Americans with Disabilities Act (ADA)


The US Department of Justice has advised agencies such as ITD to maintain a citizen request process as part of an ongoing effort to comply with the ADA.


As a member of the public, you are encouraged to make any requests for reasonable accommodation related to access of ITD programs, services, or activities. Such requests may include:

  • Printed materials in alternative formats

  • Sign Language Interpreters

  • Assisted Listening Devices

  • Website Accessibility/PDF document conversion

  • Curb Ramps

  • Pedestrian Buttons/APS

  • Sidewalk repairs




Any citizen needing accommodation may contact us.


ITD's ADA Complaint Procedures

 Discrimination Complaint Form

en Espaņol
  ITD ADA Transition Plan ITD ADA Transition Plan Needs Assessment Form
ADA Transition Plan -- Best Practices
  Useful ADA-Related Websites:

US Department of Justice's ADA Homepage

Information and technical assistance on the Americans with Disabilities Act.


U.S. Access Board

The Access Board is an independent Federal agency devoted to accessibility for people with disabilities. Created in 1973 to ensure access to federally funded facilities, the Board is now a leading source of information on accessible design. The Board develops and maintains design criteria for the built environment, transit vehicles, telecommunications equipment, and for electronic and information technology. It also provides technical assistance and training on these requirements and on accessible design and continues to enforce accessibility standards that cover federally funded facilities.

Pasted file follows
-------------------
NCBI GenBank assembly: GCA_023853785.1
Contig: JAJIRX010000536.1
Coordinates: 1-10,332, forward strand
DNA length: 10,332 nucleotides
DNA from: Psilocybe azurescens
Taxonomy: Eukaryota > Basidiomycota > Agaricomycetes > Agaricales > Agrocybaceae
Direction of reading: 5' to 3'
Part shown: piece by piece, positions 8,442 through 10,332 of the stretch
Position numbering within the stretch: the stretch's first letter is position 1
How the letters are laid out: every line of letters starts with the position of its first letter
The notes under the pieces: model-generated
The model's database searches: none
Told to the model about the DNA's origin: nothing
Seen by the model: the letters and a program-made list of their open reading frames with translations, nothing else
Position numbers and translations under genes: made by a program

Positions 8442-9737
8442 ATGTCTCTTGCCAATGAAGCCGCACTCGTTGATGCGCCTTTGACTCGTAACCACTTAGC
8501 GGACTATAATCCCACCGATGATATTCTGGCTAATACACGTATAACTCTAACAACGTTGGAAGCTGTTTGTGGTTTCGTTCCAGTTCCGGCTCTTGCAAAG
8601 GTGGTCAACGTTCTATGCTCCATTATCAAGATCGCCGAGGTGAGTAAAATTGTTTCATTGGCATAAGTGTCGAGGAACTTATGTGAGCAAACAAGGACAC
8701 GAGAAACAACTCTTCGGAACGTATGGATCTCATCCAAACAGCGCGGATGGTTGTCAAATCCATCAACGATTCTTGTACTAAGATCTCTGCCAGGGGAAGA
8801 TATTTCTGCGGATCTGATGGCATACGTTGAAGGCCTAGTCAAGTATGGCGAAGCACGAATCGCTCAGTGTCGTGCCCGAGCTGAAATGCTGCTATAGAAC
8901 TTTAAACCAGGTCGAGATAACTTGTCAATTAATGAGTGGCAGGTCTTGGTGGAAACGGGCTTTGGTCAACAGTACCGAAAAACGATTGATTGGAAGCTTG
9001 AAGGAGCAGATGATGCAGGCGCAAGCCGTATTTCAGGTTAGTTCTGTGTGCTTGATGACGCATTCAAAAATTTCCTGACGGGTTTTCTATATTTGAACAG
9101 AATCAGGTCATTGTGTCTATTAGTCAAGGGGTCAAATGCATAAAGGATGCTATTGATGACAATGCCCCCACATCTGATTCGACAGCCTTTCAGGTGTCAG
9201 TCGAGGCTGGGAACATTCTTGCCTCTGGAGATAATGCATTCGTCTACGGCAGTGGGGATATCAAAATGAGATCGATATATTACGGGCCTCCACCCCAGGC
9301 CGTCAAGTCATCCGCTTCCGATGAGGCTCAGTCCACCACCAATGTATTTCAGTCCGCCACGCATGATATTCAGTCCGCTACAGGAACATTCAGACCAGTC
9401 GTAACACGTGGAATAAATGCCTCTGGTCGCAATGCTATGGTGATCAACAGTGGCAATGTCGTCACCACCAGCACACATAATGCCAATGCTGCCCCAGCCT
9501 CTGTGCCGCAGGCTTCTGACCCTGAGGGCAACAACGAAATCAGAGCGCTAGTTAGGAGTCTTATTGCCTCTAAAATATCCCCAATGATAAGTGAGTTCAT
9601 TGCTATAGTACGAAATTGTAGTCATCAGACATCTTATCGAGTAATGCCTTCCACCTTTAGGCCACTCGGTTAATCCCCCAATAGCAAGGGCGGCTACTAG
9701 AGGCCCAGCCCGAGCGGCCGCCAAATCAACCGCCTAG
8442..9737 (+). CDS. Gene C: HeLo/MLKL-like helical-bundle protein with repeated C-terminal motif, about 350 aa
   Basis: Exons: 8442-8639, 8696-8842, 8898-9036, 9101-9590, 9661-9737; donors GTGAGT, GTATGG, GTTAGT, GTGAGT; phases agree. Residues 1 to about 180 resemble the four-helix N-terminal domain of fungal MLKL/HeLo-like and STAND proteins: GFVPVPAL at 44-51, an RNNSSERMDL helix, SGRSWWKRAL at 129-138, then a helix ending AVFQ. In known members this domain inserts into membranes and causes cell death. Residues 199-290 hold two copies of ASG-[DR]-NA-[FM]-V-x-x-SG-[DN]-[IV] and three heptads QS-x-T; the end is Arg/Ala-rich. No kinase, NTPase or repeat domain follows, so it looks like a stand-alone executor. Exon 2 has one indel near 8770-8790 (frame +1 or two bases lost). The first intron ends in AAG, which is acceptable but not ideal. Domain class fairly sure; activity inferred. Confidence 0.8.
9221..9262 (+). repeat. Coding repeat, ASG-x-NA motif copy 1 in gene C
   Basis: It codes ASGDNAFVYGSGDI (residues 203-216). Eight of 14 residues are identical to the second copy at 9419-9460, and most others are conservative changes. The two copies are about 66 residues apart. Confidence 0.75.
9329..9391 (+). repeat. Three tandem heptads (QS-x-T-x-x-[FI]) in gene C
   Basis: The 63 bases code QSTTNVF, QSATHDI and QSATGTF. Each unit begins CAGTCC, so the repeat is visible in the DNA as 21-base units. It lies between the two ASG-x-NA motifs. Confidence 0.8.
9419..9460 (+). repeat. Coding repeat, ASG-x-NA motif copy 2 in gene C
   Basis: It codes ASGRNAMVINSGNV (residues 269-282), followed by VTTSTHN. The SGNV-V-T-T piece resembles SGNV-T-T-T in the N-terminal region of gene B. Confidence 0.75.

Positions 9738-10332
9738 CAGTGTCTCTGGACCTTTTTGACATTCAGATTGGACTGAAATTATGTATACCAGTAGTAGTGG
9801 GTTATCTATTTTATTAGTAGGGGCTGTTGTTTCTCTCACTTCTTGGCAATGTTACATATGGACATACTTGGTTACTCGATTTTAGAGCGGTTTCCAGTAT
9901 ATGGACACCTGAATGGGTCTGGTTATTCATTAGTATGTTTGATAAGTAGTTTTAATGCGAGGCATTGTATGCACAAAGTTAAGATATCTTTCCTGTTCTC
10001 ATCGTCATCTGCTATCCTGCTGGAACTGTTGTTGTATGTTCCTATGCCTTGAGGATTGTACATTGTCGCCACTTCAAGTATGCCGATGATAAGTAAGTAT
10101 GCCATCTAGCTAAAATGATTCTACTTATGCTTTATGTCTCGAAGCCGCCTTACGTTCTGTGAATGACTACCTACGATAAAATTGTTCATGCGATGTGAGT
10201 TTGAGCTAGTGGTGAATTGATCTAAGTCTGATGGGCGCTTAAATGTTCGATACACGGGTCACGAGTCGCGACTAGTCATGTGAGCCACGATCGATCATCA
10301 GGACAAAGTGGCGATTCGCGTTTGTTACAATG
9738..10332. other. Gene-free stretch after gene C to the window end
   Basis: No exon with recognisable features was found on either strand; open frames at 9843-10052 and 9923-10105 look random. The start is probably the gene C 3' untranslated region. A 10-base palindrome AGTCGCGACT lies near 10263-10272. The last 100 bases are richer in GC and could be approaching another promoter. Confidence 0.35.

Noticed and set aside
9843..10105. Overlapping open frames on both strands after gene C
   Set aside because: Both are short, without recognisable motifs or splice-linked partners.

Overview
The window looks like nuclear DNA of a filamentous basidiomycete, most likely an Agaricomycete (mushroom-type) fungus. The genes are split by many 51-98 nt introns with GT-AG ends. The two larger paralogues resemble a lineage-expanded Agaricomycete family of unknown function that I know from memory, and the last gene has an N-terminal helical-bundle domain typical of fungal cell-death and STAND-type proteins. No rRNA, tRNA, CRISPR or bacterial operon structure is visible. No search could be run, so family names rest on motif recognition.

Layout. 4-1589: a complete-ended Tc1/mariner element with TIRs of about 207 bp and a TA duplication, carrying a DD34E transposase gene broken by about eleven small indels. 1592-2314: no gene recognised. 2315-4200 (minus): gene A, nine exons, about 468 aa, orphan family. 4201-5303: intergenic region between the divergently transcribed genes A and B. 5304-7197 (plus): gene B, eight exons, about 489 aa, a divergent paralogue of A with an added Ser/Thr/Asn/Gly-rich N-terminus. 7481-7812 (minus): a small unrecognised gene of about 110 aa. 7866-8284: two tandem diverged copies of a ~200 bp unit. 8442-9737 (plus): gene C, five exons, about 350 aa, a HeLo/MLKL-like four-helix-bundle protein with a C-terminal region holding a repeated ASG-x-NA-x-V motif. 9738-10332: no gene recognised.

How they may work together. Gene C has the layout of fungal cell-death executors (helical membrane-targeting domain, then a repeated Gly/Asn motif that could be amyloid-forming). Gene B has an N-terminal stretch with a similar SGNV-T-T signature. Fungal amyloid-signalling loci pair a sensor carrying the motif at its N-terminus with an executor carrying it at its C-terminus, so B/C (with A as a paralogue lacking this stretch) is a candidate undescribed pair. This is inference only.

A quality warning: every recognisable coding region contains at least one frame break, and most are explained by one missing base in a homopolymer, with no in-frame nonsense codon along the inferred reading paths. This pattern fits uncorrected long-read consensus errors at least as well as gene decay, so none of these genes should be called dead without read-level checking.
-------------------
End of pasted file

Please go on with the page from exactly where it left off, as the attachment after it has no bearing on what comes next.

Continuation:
ADA Accessibility Guidelines (ADAAG)
  The Americans with Disabilities Act (ADA) establishes design requirements for the construction and alteration of facilities in the private and public sectors. These requirements are known as the ADA Accessibility Guidelines or "ADAAG." ADAAG contains requirements for new construction and alterations. The Access Board develops the requirements as "guidelines" to serve as a basis for "standards" enforced by the Department of Justice (DOJ) and the Department of Transportation (DOT). ADAAG derives from an earlier Federal standard, the Uniform Federal Accessibility Standards (UFAS).
  Designing Sidewalks & Trails for Access

This Federal Highway Administration (FHWA) publication is the second part of a two-phase project focused on designing sidewalks and trails for access. It was created to provide planners, designers, and transportation engineers with a better understanding of how sidewalks and trails should be developed to promote pedestrian access for all users, including people with disabilities.

  Draft Guidelines for Public Rights-of-Way

Sidewalks, street crossings, and other elements of the public rights-of-ways present unique challenges to accessibility for which specific guidance is considered essential. The Board is developing new guidelines for public rights-of-way that will address various issues, including access for blind pedestrians at street crossings, wheelchair access to on-street parking, and various constraints posed by space limitations, roadway design practices, slope, and terrain. The new guidelines will cover pedestrian access to sidewalks and streets, including crosswalks, curb ramps, street furnishings, pedestrian signals, parking, and other components of public rights-of-way. On July 26, 2011, the Board released proposed guidelines for public comment. This proposal incorporates feedback from the public on previous drafts of the guidelines.